I'd done everything right, yet it was 2 am and I still couldn't sleep. I had meditated for 30 minutes before I went to bed. I even took a couple of melatonin pills right after to be sure. Yet, here I was wide awake dreading how exhausted I would be the next day at work.
My problem wasn't unique. In America, one in every 10 adults will experience poor sleep consistently1. It takes just one poor night of sleep to devolve into long term sleeping problems. This is because the majority of sleeping problems stem from anxiety and worry2. The more you worry about not getting enough sleep, the worse your sleep gets.
For me, my sleeping issues began right out of college. I had started a job as a software engineer and I was starting to feel the pressure. I had a couple of big deadlines coming up and I found myself tossing and turning unable to sleep one night. My mind kept racing, thinking about all the work I had until I finally fell asleep.
I thought that was it — an abnormal night, but then it happened again. This time, my outlook changed. I started worrying about how not getting enough sleep would affect my day. I looked up basic sleep hygiene tips online and decided to go to bed extra early to make sure I made up for lost sleep. This ended up backfiring and it took a few hours before I could finally sleep.
At this point, my sleeping struggles started becoming more regular. I downloaded a couple of meditation apps in the hopes that meditating and listening to soothing sounds would help me sleep better. I even resorted to over the counter sleeping aids on nights when it took me too long to fall asleep. The results were mixed — I'd fall asleep faster but over time I'd revert back to having poor sleep.
I finally caved and decided to try prescription medication. I had read a lot about them and was very reluctant because of their long term side effects. On a visit to my doctor, I asked her if she could prescribe me something to help me sleep. She said she said she could, but it wasn't going to be medication. Instead, she put in a referral to a CBT-I (Cognitive Behavioral Therapy for Insomnia) therapist.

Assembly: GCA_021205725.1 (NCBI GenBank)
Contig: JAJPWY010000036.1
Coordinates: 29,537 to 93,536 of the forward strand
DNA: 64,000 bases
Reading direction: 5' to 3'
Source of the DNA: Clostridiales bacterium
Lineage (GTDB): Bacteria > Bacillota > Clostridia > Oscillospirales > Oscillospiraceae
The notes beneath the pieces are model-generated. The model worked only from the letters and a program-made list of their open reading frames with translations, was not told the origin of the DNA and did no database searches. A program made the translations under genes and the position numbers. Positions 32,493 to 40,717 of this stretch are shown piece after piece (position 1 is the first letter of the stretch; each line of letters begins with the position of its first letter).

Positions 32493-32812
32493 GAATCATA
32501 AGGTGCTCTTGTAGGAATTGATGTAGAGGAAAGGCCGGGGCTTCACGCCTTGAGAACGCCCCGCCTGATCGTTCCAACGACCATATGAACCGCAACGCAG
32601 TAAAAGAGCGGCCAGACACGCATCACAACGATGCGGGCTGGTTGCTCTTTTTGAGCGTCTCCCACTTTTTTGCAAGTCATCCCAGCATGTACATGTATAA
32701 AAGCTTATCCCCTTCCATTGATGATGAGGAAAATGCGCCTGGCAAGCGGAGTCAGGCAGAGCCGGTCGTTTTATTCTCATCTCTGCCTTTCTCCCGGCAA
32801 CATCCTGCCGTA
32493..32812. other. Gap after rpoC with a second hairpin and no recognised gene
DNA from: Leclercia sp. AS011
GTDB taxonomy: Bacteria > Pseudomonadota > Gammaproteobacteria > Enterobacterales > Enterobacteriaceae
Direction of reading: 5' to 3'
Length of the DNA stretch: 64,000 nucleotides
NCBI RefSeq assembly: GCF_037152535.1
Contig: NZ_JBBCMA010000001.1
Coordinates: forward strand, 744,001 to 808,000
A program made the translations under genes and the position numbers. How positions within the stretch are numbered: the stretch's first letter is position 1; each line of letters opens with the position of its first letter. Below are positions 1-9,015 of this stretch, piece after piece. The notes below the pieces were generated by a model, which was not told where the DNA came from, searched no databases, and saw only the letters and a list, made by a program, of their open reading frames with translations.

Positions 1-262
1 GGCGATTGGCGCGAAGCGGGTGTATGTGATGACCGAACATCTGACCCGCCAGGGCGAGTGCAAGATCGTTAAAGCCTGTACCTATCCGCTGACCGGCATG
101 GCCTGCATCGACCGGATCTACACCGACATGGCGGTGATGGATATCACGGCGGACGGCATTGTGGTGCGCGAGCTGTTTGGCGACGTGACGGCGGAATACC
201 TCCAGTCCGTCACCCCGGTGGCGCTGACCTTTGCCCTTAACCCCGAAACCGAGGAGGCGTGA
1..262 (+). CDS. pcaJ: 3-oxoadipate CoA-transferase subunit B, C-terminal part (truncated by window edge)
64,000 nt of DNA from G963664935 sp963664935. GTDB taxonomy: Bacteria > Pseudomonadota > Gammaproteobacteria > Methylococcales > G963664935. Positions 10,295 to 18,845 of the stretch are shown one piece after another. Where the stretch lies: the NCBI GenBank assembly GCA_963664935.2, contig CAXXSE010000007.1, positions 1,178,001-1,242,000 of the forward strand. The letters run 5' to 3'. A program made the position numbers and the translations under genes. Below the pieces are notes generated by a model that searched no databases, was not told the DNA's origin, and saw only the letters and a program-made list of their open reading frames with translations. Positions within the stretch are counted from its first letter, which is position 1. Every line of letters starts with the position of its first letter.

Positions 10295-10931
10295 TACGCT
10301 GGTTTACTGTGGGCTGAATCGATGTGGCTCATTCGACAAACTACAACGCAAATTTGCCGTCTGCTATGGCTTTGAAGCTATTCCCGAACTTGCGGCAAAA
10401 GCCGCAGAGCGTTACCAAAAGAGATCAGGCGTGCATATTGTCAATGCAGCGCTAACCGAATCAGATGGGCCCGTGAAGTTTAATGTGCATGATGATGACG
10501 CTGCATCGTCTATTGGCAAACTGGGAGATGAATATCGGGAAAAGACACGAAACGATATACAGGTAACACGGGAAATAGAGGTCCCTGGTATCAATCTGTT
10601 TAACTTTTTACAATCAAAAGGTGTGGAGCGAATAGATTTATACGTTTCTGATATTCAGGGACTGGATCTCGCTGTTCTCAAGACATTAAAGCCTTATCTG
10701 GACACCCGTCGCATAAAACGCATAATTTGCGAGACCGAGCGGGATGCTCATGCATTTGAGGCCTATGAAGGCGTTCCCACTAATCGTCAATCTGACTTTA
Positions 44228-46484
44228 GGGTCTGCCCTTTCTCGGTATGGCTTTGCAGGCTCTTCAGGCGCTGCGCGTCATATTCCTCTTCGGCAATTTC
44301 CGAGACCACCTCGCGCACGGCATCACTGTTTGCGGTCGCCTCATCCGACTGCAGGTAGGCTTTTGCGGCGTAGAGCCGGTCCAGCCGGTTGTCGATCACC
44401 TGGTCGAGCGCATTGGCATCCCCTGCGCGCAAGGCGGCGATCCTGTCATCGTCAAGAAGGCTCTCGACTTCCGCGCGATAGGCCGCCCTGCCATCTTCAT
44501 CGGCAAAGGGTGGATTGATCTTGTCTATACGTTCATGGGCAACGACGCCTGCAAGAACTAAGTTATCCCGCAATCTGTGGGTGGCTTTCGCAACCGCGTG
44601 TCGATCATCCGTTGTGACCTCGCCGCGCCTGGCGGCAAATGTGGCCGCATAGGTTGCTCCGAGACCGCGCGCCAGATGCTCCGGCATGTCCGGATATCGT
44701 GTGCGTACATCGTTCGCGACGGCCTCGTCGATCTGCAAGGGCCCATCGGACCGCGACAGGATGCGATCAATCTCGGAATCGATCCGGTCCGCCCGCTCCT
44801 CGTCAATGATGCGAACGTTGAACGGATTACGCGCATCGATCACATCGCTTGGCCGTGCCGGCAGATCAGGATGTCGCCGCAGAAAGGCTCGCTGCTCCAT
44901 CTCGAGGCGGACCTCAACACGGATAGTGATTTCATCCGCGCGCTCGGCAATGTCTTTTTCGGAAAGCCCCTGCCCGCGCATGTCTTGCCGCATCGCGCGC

CBT-I is an evidence-based (proven in clinical trials) technique used to treat sleep problems3. Two driving forces induce sleep — sleep drive & mental arousal. Your sleep drive is how sleepy/tired you feel when going to bed. Your mental arousal is the racing thoughts and alertness you feel when you go to bed. When your sleep drive is high and your arousal levels are low; it is easier to fall asleep. CBT-I prescribes a sleep schedule that ensures you have a high sleep drive. It also teaches you techniques to worry less and reduce your arousal.
CBT-I is extremely effective in treating sleeping problems. Clinical trials have shown that 80% of people that follow a good CBT-I program will have normal sleep by the end4. The results are also permanent, unlike sleeping aids which are effective only as long as you are taking them5.
There were three main rules that I had to follow -
I could only sleep within the sleep window my therapist prescribed. This ensured that I only went to bed when my sleep drive was high.
Every time I couldn't sleep, I had to make sure I didn't stay in bed for over 20 minutes. This way, I would subconsciously re-train my mind to not associate my bed with wakefulness6.
No day time naps and no caffeine after 2pm.
I was sleeping around 5 hours at the time, so we set a 6 hour window within which I could sleep (1am - 7am in my case). I kept a log of how long it took me to sleep, how long I was awake in the middle of the night and how long I slept. This data was recorded to the closest 15th minute and is self reported. At the end of each week, my therapist would alter my sleep schedule based on the previous week's data. Note: Time awake is the time it took me to fall asleep + my night time awakenings
Week 1: Click on each data point to see more info.02468BaselineDay 1234567Time awakeTime sleptAt the end of week 1, I was sleeping about the same as I was before. My time awake at night though had fallen by an hour. I was falling asleep faster and I was having less interrupted sleep. We decided to stick to the same sleep schedule for week 2.
Week 2: Consistently less time awake02468Day 1234567Time awakeTime sleptAt the end of this week, my sleep had increased and I was consistently awake for less than an hour. We decided to expand my window by 15 minutes for week 3.
Week 3: Slow but steady improvement02468Day 1234567Time awakeTime sleptWe followed the same rules and either expanded or kept the same sleeping window for the next few weeks.
Week 10: Sleeping normally02468Day 1234567Time awakeTime sleptAt the end of the 10 week program, I was sleeping over 7 hours a night. More importantly, I wasn't spending my days worrying about my sleep.
Cumulative week over week data02468Week 12345678910Time awakeTime slept
CBT-I isn't an easy solution. The sleep schedules are hard to follow and the results aren't instantaneous. It takes time and effort but the reward of permanently improved sleep is well worth it. Let me know if you do decide to try it and if it helps you improve your sleep. Here's to hoping you get better sleep soon.
If you'd like to know more about CBTI and other behavioral therapy techniques to improve sleep, check out our website!